Mrs Brown’s Boys was nearly cancelled as producers had an issue with a rude word that was being used

Richard Bevan
Richard Bevan
3 Min Read

Brendan O’Carroll, the mastermind behind the beloved sitcom Mrs Brown’s Boys, recently spilt the beans on how the show’s journey to television faced a precarious roadblock – a seemingly innocent four-letter word that nearly plunged the show into oblivion.

In his memoir, “Call Me Mrs Brown,” O’Carroll recounts the early days when Mrs Brown’s Boys was still finding its footing. The journey began with the radio, as O’Carroll reminisces about recording ten episodes for Irish radio in the 90s. The experience was “unexpectedly fun,” but fate had a curveball waiting.

Excitement turned to disappointment when a producer slammed the brakes on the radio run. The culprit? A seemingly inconspicuous word – “bum.” O’Carroll received a call from Gareth O’Callaghan, who loved the episodes but revealed his producer, Ian Demsey, had vetoed the show because Mrs Brown said ‘bum.’ Petty as it may seem, broadcasting that at four thirty in the afternoon was a no-go.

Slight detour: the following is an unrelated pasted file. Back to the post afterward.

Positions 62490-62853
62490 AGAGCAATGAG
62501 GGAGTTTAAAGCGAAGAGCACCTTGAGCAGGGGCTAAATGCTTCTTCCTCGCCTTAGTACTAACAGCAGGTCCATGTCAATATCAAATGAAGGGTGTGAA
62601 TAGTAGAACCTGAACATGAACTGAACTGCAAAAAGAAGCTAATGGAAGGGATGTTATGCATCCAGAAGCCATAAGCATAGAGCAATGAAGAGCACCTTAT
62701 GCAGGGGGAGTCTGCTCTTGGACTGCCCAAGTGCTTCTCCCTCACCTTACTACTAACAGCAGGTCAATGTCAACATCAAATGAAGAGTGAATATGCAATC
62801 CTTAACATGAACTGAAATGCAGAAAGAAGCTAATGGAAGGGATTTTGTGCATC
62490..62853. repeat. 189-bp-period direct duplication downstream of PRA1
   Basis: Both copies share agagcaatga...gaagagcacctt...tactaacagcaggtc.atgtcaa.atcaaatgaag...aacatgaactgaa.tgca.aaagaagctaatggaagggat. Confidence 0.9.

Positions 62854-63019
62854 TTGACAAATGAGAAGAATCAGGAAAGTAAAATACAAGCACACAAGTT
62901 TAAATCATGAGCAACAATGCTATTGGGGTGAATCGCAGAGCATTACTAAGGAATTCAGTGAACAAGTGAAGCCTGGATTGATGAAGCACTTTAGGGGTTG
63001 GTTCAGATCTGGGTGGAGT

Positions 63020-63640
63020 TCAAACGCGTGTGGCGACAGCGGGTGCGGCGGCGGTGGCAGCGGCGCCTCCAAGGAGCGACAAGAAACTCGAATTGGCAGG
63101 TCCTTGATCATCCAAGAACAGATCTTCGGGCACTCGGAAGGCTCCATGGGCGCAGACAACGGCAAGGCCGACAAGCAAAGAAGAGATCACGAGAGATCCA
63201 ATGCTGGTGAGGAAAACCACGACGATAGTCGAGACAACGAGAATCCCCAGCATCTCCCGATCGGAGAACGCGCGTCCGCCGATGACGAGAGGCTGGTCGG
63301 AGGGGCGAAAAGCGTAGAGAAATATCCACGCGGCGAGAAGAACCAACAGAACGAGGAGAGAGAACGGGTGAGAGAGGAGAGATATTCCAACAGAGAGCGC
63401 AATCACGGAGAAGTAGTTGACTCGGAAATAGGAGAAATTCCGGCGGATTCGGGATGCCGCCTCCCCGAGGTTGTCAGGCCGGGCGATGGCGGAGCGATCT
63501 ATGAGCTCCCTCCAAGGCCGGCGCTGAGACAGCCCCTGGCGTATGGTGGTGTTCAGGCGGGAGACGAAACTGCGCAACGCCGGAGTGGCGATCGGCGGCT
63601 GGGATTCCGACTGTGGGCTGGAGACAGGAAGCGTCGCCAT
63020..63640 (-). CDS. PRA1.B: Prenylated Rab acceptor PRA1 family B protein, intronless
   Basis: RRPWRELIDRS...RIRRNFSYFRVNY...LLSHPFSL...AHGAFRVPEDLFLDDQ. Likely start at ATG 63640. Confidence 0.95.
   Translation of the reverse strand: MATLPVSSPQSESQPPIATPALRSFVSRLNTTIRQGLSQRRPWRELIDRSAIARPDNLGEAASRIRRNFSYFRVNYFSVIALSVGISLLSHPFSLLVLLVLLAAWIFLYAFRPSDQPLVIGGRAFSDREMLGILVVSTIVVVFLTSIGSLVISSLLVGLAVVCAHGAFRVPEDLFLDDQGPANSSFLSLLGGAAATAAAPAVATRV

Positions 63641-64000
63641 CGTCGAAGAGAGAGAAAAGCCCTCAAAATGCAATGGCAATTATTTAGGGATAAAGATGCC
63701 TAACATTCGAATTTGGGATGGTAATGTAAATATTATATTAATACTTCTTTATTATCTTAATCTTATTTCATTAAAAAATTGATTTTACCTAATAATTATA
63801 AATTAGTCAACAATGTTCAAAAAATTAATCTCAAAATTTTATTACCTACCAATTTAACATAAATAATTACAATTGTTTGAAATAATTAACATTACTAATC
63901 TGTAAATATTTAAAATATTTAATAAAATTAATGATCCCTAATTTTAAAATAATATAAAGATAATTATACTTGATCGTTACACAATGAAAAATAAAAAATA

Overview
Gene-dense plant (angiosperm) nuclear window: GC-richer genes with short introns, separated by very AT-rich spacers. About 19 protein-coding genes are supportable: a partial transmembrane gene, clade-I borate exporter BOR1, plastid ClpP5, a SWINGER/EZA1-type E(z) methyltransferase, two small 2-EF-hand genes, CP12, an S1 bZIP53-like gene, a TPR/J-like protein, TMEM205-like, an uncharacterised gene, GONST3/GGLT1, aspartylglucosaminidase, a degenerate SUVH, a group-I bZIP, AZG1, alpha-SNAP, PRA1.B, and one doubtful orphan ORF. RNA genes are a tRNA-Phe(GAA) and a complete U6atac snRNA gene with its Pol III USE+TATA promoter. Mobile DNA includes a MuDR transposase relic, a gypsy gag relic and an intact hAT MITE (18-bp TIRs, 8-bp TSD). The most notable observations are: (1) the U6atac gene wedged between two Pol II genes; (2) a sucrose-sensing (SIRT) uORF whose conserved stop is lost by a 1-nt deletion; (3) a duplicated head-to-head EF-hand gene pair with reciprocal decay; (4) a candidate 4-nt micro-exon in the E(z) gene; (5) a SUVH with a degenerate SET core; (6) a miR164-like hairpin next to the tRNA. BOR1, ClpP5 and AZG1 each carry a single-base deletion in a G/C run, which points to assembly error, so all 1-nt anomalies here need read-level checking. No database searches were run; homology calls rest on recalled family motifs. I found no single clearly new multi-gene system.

Undeterred, O’Carroll reveals in his book how Gareth promised to air the show if he ever became the producer. True to his word, Gareth played the episodes during his first week as producer, allowing Mrs Brown’s Boys to triumph over the censorship of a single word.

Mrs Brown’s Boys was first televised on New Year’s Day in 2011.

Brendan O’Carroll’s battle to get Mrs Brown’s Boys to air

Fast forward to 2009, when the BBC came knocking, eager to turn the stage success into a television series. However, fate had another twist in store. Comedians Russell Brand and Jonathan Ross caused a stir with their infamous prank call to Andrew Sachs, temporarily halting all BBC productions, including Mrs Brown’s Boys.

After the Sachs scandal, the BBC suspended ‘everything’ for six months, leaving O’Carroll in limbo. Only after this hiatus did Brendan receive the green light to resume production on the now-iconic show.

Despite these hurdles, Mrs Brown’s Boys prevailed and became a household favourite. Premiering over 20 years ago on British TV, the sitcom has garnered immense popularity, producing three series and multiple Christmas specials. In 2012, it clinched a prestigious BAFTA for Best Situation Comedy.

Addressing critics who accuse him of transphobia and cultural appropriation for playing a woman, O’Carroll remains defiant. In an interview with The Sun, he emphasized his focus on crafting the best show, transcending gender boundaries. With a touch of humour, he questioned whether Leonardo DiCaprio playing a carpenter sparked similar controversies, highlighting the absurdity of the criticism.

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